I didn’t have any in Rome though. Rome was the toughest city to eat in. We couldn’t find any restaurants with daily specials (this is my new rule of thumb to ensure that the restaurant is buying produce based on the season), but we did stumble upon a Sardinian ristorante who’s menu had a notation that I wish every restaurant in the world should be forced to adopt. They used an asterisk to let you know which proteins were being cooked from the freezer. For example: Scampi* ai Ferri o a Piacare? *Frozen. Scallopine al Vino o al Limone? Not frozen (and in case you were wondering, crazy delicious).

The Coliseum

The restaurant also happened to be next door to the only place in Italy where we got good bread, Panella. Wait, what? Bad bread? In Italy? Oh yes my friends. I always thought that Italian bread would be amazing, but at least in the parts of Umbria and Tuscany that we travelled through, the bread is not so bene. Apparently some folk way back in the 15th century got into a fight with a Pope about salt taxes, and ever since, no salt goes into the bread.

Central Market, Florence

Can you imagine? 600 years of unsalted bread? One of our guidebooks tried to make the claim that the lack of salt makes the bread bland and unassuming, the perfect foil to all of the regions’ spectacular culinary specialties; the cured meats, the cheeses, the truffles, the olive oils! Good try guys, but no salt in bread just makes it boring with bad crust. I’m all for traditions, but people, you’re only hurting yourselves!

Tuckered, Orvieto

And finally, walking. We did a lot of this. Going to the hilltowns of Italy with a man obsessed with climbing hills is an amazing way to lose five pounds while eating every ort of each multi-course dinner for 12 nights. We climbed every damn hill we could set foot on. We climbed to the top of Assisi, and Perugia, and Orte, and Narni (yes, it used to be named Narnia), and Orvieto, and San Gemini, and Montelpuciano, and Piombino, and Populonia, and Florence, and Rome.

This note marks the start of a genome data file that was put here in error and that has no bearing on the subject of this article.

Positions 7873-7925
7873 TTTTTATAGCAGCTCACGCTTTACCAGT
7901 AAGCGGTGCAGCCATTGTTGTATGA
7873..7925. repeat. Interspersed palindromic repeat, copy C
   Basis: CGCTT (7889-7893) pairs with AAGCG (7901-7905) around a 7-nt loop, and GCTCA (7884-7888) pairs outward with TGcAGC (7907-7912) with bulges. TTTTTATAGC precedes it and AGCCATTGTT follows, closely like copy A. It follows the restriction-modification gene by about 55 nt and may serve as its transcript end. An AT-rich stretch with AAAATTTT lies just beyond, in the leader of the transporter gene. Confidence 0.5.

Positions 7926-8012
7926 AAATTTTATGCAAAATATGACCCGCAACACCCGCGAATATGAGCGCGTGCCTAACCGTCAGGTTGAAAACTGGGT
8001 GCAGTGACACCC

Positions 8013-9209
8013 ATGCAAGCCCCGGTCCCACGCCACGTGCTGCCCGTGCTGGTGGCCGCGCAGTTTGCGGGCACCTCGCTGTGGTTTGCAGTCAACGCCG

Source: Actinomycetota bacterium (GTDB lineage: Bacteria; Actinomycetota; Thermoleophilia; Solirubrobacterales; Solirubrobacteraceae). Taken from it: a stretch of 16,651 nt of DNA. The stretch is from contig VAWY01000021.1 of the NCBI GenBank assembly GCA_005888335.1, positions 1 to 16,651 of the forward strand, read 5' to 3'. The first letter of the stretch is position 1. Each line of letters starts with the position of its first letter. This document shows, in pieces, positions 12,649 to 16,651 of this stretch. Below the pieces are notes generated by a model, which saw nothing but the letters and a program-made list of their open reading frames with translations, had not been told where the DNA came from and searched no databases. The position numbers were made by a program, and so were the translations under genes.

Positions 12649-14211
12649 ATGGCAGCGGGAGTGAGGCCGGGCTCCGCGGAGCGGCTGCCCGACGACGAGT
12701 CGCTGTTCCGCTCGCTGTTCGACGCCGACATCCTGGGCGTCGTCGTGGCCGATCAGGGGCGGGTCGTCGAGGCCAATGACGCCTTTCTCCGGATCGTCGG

Rainbow, Tuscany

Assisi and Narni were the most difficult, and therefore most rewarding, but it was our first day in Rome that nearly broke me. I’m pretty good at getting a bead on a city, but Rome still eludes me. Rome felt very much to me like New York must feel to thousands of people; dazzling, dizzying, confusing, loud, dirty, grey, cold, exhilarating, spectacular and heavenly all at once. Two days were not enough. We saw all the greatest hits, but kept getting lost (in a bad way) which made it difficult to really get a feel for the town. I must go back.


Since I’ve been back, everyone I know has asked, rather logically, “So, how was Italy?” It seems like a simple question with a predictable answer, but I can tell from the way their faces fall that there’s something amiss when I answer, “Not bad.”


I’m torn about our trip to Italy. Obviously, I loved it, I mean, I’ve already prattled on for over 1,400 words about it, but at the same time, I didn’t come back as relaxed and annoyingly enthusiastic as I did from our trip to Croatia. I’d go back in a heartbeat, of course, but like so many others before me, I didn’t leave my heart there.

My heart’s still on Hvar.


10 Jul

The dog days of summer are upon us.

Bay Ridge Sunset

Sirius and the sun are rising in conjunction.

It’s too hot to run, too hot to sleep, too hot to do anything, really, but go to work and bask in the free air conditioning.

The arrival of the dog days when I was a kid meant that my mom’s garden was about to go bonkers. The tomatoes, which for so long had hung on their plants looking hard and acidly green, would suddenly soften, swell and turn luridly, enticingly bright.

The arrival of the dog days signaled endless weeks of tomato sandwiches and tomato salads, tomato snacks and long, hot hours standing over vats of bubbling tomato sauce for putting up in our un-air conditioned kitchen.


I’ve got a “thing” for tomatoes (some would call it an obsession), so I looked forward to this. What I didn’t look forward to, however, was the other relentless, unavoidable companion of Sirius.


Verrazano Narrows Bridge

I hated squash. I hated their moist, uninspiring, spongy texture when raw, their slick, flavorless, flacid texture when cooked.

But all that’s changed. I now look forward to the Squash Days of Summer.

First the flowers arrive.

Then the tiny baby zukes and squashes arrive. Long and stripey, short and round, banded and UFO-shaped the babies can be used anywhichway one pleases.

Finally, the big honkers come onto the stage. You know, the zucchinis so large they need their own carseat? This was the time of year when my mom would begin to panic. We’d load up my Red Flyer wagon with squashes and then I would set off on a forced march around the neighborhood. I’d stop at each house imploring people to take some zucchini so I could go home and my mom would stop panicking.

I’d bring them into school to give away to the teachers and staff. She’d send them into work with my father.

She’d put them in baskets at the end of the road with a sign saying, “Free!” in the hopes that some day-tripping yuppies would see them and take them back to New York City with them. When I went away to college, she would send me boxes of them, despite the fact that I didn’t even have a kitchen.